Sunday, June 26, 2016

Elstree 1976 (2016)

Directed by: Jon Spira
Runtime: 1hr, 30mins
Google Play, Amazon Instant

The idea behind “Elstree 1976” is a pretty good one. The title refers to one of the filming location in North London and the year the film was being made. Director Jon Spira sits down with a handful of extras and lesser known actors, who had a small part to play in “Star Wars,” to let them tell their experience working on the film. As a fan of the podcast “I Was There Too,” in which Matt Gourley talks to extras and people behind the scenes about their experience working on major films, I expected this documentary to be along the same lines. Actors get to tell their fun stories and share secrets from within the industry, and reflect on how being associated with these big films has changed their lives.

To be fair, there is some of that to be found in “Elstree 1976.” However, far more often it plays like a series of intercut biographical featurettes. It begins with the extras telling where they were born and briefly delves into how they became actors, and eventually meanders its way to life after “Star Wars.” Though occasionally interesting, rarely does the film find the sort of interesting pieces of fan trivia or stumble upon insightful reflections on the work fans might have been expecting. It isn’t helped by the fact that Spira rarely breaks the talking head format. It’s a fairly dry and visually uninteresting format, but it begins to work better the longer it goes on.

David Prowse is by far the most well known of the actors on hand. He, of course, gave the full performance as Darth Vader, even if his lines were dubbed over by James Earl Jones. Spira also sat down with Paul Blake (Greedo), Jeremy Bulloch (Boba Fett), John Chapman (unnamed X-Wing Pilot), Anthony Forrest (Fixer, Storm Trooper), Laurie Goode (Hrchek Kal Fas, Stormtrooper, X-Wing Pilot), Garrick Hagon (Biggs), Derek Lyons (Massassi Temple Guard, Medal Bearer), Angus MacInnes (Gold Leader), and Pam Rose (Leesub Sirln). Yes, you’d need to be pretty familiar with “Star Wars” in order for those character names to mean anything to you. The parts range from unnamed background filler, to unnamed characters with a few lines of dialogue, to having their faces completely obscured by some of the most iconic helmets ever created. Nevertheless, because “Star Wars” is so well known, these people got to take part in some of the most iconic scenes in film history.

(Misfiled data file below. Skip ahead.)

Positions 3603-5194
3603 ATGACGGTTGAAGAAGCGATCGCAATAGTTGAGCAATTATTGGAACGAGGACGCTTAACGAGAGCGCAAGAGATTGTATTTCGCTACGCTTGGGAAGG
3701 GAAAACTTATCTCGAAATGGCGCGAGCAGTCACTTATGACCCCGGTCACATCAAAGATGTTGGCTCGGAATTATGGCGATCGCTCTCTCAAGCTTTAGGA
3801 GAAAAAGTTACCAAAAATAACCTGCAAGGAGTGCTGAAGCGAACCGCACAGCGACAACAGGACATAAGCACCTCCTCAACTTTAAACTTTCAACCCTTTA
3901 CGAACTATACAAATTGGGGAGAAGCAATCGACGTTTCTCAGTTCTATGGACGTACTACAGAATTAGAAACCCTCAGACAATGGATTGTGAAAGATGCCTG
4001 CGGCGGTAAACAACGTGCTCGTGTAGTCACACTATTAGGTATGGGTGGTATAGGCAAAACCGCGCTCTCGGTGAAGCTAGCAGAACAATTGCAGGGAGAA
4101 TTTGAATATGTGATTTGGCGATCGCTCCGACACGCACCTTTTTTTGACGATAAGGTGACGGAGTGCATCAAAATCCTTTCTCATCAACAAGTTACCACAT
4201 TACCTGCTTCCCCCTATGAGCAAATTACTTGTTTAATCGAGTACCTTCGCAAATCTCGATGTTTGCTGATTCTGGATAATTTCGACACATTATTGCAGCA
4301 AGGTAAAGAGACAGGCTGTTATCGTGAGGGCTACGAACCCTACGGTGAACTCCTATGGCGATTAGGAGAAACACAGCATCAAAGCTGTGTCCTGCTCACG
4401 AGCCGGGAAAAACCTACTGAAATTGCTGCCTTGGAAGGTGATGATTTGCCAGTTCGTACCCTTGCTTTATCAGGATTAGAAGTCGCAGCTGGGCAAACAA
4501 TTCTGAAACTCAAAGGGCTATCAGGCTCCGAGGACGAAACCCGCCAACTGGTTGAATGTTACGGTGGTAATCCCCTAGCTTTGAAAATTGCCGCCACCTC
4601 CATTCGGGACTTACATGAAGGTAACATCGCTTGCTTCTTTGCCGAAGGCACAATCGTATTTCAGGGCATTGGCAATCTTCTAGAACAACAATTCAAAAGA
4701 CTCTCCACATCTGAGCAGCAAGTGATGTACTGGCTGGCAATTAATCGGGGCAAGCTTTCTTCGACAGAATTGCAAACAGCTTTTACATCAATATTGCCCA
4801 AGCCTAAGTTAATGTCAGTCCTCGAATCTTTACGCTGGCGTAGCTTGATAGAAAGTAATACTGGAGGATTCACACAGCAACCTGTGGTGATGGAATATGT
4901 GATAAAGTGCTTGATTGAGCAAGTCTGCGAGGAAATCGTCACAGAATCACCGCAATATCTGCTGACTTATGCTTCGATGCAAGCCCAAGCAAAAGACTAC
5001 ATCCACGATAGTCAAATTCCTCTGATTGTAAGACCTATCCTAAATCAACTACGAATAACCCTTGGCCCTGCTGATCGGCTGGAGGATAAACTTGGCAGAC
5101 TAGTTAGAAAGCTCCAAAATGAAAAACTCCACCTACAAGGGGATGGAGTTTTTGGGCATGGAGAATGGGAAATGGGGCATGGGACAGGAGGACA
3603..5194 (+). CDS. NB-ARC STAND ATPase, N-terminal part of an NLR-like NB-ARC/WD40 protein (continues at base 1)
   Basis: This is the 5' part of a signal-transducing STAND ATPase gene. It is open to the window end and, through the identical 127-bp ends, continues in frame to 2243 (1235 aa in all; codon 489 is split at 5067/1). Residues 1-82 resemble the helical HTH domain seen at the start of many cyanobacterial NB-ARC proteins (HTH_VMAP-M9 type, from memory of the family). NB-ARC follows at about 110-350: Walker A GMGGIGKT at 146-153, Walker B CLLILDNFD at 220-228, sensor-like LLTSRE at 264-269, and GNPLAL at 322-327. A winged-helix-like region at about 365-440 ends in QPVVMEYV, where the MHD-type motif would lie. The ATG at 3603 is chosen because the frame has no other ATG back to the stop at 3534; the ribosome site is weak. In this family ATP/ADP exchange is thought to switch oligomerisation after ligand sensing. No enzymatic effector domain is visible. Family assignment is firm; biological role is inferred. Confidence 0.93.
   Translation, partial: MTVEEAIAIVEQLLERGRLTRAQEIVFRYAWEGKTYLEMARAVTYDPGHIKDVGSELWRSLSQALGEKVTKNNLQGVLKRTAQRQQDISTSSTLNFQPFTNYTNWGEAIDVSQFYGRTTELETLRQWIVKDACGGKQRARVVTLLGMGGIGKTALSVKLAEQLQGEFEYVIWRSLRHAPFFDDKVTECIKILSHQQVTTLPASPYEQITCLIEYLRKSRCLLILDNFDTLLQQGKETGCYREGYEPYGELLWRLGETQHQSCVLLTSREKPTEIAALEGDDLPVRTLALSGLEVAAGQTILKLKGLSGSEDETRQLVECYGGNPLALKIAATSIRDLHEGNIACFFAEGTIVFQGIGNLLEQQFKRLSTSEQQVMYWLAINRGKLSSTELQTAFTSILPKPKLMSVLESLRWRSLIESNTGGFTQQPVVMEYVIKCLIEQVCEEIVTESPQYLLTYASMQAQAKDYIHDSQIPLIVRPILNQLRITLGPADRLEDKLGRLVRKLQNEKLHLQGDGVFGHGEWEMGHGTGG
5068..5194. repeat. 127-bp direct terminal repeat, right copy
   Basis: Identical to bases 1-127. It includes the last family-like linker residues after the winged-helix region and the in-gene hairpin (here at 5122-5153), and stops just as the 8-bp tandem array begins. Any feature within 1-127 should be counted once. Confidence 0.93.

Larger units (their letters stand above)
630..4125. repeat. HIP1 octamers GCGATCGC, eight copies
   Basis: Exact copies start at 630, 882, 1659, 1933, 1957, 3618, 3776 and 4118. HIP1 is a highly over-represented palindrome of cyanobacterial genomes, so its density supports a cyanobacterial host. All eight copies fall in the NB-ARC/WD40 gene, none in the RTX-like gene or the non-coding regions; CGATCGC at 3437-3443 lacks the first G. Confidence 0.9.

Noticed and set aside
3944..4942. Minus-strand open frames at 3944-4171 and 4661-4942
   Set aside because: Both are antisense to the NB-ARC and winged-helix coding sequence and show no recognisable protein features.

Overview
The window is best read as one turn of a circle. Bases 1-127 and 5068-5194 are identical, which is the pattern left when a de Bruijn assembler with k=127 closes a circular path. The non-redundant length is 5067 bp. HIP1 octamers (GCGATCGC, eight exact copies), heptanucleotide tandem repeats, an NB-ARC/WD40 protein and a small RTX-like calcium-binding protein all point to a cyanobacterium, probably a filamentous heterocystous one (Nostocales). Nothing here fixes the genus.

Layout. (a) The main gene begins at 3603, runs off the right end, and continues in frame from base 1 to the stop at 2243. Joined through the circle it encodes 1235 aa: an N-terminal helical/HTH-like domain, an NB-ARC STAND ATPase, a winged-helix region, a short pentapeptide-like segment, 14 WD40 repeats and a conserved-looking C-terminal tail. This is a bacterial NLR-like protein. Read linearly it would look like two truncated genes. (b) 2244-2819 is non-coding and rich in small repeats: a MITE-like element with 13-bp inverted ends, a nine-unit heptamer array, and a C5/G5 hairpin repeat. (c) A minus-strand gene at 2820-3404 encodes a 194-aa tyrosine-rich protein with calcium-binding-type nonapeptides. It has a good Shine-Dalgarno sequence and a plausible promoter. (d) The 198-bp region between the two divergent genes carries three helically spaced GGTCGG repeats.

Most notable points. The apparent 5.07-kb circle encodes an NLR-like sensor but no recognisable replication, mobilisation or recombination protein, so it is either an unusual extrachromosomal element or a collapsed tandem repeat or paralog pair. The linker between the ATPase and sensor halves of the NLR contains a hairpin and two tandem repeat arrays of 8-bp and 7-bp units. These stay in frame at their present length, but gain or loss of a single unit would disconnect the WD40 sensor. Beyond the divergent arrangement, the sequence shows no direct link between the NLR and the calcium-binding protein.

The shortcoming of doing a documentary about a film from the perspective of a person who was around for five days and played an unnamed character with no lines is there’s little more they can add to the story of how the film was made. Most of the extras here are willing to admit it was just another minor job. Yet, there are already documentary style featurettes out there for those that were looking for a more comprehensive behind the scenes. Instead the majority of the runtime is devoted to how they got into show business, and ultimately pondering how bizarre it is that such a small role could lead to action figures and paid appearances at conventions around the world. The fact that “Star Wars” is such a huge phenomenon makes it one of the few film series ever created to have such a fervent fan base. Who else but “Star Wars” fans would be so willing to geek out over unnamed characters and the actors whose faces were obscured throughout the entire film. Even if I began to wonder why this film existed, by the end I realized it was for the ardent fans, the convention goers, and the memorabilia collectors. So in a way it did have more to add to the story.

The people being interviewed became their own characters. They're so open and honest about their lives, they begin to feel like friends or relatives telling stories about how an important event shaped their lives. It's such an intimate documentary that it's hard not to like these people by the end. Spira let the film be about them rather than what they could add to someone else’s story. It never becomes the behind the scenes making of I was expecting it to be, but I’m glad it exists nevertheless.

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